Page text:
A closer look at the supposed successes of Brian Molefe at South Africa’s power utility, Eskom, shows that they are not what they have been made out to be. They are paper thin.
After two decades of political dominance, the electoral performance of the ANC is at its lowest since it became the governing party of South Africa in 1994. But is the party really unraveling?
Far from the limelight, South Africa's public protector has been instrumental in assisting individuals who grapple with unfair treatment from government departments and other public institutions.
All eyes are on the next move from President Jacob Zuma after he survived a bid from senior ANC colleagues to remove him. The fallout is expected to be focused on the economic cluster of government.
Credit ratings have an impact on government, as well as ordinary people. This article was first published last year as South Africa faced a possible downgrade.
Former South Africa's President, Thab Mbeki, has made a remarkable intervention that condemns parliament's failure to act against President Jacob Zuma. But he is eight years too late.
Defects in political governance, especially President Jacob Zuma’s failure to provide leadership, have induced a crisis of confidence in South Africa's economy.
The former public protector's report has stirred national consciousness. Jacob Zuma is swimming against the tide. Is he sinking, or might he still pull the trick of a proverbial cat with nine lives?
The use of the prosecuting authority and the police in ANC succession struggles has a long history. What's different in the Zuma era is the symbiosis between elite police and the prosecution service.
South African President Jacob Zuma's days of spinning out court cases indefinitely and at taxpayers' expense may soon come to an end -- possibly his worst news in a week of bad news.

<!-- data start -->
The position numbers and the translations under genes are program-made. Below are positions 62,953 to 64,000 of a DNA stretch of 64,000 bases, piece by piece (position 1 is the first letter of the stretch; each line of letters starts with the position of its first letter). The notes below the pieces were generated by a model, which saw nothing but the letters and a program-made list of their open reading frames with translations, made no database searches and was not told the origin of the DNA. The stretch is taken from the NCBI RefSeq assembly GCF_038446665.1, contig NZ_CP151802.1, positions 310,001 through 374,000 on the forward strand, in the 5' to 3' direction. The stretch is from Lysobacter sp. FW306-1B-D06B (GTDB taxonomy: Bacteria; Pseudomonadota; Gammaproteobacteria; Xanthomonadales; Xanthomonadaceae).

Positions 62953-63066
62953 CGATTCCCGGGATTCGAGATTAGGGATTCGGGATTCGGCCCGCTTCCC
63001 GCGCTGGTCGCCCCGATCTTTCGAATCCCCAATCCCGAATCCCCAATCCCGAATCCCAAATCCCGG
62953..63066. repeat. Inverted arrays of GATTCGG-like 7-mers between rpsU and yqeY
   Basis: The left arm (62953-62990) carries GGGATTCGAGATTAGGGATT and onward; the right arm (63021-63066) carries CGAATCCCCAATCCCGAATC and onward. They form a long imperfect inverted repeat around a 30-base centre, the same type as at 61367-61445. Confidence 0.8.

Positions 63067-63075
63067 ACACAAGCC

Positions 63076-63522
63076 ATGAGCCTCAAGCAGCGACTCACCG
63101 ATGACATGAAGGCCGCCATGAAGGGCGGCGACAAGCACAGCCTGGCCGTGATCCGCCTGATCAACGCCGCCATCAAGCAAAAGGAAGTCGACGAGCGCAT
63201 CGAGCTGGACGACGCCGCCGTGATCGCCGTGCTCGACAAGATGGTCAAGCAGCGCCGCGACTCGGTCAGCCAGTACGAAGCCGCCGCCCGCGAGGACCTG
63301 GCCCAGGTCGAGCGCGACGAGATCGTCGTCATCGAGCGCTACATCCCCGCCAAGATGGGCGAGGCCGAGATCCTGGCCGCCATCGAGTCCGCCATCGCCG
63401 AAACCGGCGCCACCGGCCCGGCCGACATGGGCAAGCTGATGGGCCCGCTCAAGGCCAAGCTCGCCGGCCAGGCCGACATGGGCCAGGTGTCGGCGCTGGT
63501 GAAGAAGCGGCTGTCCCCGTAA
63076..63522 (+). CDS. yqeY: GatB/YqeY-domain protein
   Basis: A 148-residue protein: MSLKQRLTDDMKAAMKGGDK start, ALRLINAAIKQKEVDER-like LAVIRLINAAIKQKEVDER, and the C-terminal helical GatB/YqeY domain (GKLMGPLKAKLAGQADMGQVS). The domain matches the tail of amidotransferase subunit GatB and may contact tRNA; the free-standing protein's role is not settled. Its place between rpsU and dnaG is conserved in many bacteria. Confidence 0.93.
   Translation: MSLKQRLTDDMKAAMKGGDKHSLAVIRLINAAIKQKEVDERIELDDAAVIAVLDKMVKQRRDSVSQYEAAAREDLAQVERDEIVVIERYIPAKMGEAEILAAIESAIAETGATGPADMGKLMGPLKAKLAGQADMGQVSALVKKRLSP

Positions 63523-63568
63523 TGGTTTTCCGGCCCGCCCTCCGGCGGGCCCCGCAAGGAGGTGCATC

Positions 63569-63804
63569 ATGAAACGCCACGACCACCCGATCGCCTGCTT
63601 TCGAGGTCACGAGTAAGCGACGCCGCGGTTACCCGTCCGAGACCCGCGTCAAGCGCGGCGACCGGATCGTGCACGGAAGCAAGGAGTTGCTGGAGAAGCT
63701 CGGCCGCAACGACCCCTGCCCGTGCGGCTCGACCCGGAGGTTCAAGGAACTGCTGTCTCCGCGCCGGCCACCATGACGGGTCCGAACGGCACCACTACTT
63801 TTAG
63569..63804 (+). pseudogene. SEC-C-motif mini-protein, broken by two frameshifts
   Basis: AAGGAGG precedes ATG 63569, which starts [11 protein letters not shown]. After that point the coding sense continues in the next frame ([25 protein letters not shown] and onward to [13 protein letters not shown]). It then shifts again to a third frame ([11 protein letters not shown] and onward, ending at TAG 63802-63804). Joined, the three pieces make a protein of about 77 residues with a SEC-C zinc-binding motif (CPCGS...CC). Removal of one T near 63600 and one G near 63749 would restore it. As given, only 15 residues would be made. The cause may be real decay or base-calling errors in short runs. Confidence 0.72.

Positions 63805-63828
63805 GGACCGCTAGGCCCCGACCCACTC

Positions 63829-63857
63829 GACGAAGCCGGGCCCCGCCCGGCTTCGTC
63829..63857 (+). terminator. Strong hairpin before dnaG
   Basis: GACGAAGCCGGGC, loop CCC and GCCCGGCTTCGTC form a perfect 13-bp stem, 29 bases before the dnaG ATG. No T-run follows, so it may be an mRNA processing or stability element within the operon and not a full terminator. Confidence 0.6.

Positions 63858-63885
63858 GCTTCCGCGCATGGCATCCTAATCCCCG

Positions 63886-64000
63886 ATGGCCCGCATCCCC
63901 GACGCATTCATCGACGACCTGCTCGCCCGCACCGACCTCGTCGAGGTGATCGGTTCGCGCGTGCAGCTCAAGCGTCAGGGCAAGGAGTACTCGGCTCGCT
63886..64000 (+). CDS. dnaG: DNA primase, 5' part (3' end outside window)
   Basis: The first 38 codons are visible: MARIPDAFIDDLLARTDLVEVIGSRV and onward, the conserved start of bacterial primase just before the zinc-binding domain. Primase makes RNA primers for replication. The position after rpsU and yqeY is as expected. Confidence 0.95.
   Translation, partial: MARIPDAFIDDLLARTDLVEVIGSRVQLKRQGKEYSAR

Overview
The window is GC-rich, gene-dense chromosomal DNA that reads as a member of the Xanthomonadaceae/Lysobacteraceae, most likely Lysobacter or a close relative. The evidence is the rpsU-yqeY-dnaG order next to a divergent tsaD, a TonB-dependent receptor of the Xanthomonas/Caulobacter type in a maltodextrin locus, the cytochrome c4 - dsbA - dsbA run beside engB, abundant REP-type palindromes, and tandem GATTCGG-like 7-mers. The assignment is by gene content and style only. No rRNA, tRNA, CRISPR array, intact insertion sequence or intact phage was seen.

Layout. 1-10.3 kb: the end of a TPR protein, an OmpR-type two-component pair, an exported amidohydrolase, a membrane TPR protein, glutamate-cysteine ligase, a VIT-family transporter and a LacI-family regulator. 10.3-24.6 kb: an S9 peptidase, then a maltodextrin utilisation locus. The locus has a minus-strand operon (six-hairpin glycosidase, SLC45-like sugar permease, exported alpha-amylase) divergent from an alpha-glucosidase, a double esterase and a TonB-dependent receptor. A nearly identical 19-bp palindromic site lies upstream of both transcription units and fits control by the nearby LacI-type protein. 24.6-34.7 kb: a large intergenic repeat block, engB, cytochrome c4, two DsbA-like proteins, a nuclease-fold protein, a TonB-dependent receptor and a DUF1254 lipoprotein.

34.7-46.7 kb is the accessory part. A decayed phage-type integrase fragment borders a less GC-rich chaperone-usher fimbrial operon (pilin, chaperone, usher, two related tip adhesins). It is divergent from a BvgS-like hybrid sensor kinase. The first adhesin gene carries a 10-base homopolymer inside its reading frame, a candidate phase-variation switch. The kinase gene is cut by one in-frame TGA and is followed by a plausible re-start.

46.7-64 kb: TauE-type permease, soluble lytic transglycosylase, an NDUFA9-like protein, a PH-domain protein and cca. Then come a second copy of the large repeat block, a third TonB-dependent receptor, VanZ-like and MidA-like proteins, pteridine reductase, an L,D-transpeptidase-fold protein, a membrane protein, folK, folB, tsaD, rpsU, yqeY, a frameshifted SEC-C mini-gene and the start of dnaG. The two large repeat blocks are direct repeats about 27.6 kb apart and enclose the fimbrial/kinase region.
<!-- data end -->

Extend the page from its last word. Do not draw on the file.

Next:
The idea of giving South Africa’s President Jacob Zuma amnesty in exchange for early exit is tempting but it will set a bad precedent.
South Africa's parastatals are in a dire state. Instead of being the mandated sites of development and profitability, they are costing the public purse billions and have been abused.
The public protector needs to be "fit and proper". That means he or she must be honest, reliable and have integrity.These qualities cannot be assessed through an interview and background checks only.
There were high hopes that the SABC would become a true public broadcaster after the end of apartheid when it was used ruthlessly as a propaganda machine. But those hopes have since been dashed.
In many ways the office of the Public Protector has become the barometer of the state of South Africa’s constitutional democracy.
South Africa's public broadcaster is in a state of crisis, gripped by paranoia and facing accusations of censorship. Can it be saved?
The increase in rioting ahead of municipal elections in South Africa, such as that in Pretoria, suggests that the country's general election in 2019 could be more violent than previous elections.
Jacob Zuma has backtracked on two major decisions in under two months – first after he fired his finance minister; now he says he’ll pay back public money spent on his lavish Nkandla homestead.
Tensions are probably inevitable in any constitutional democracy that empowers the courts to overrule the executive and legislature. But, judges are worried cabinet undermines the rule of law.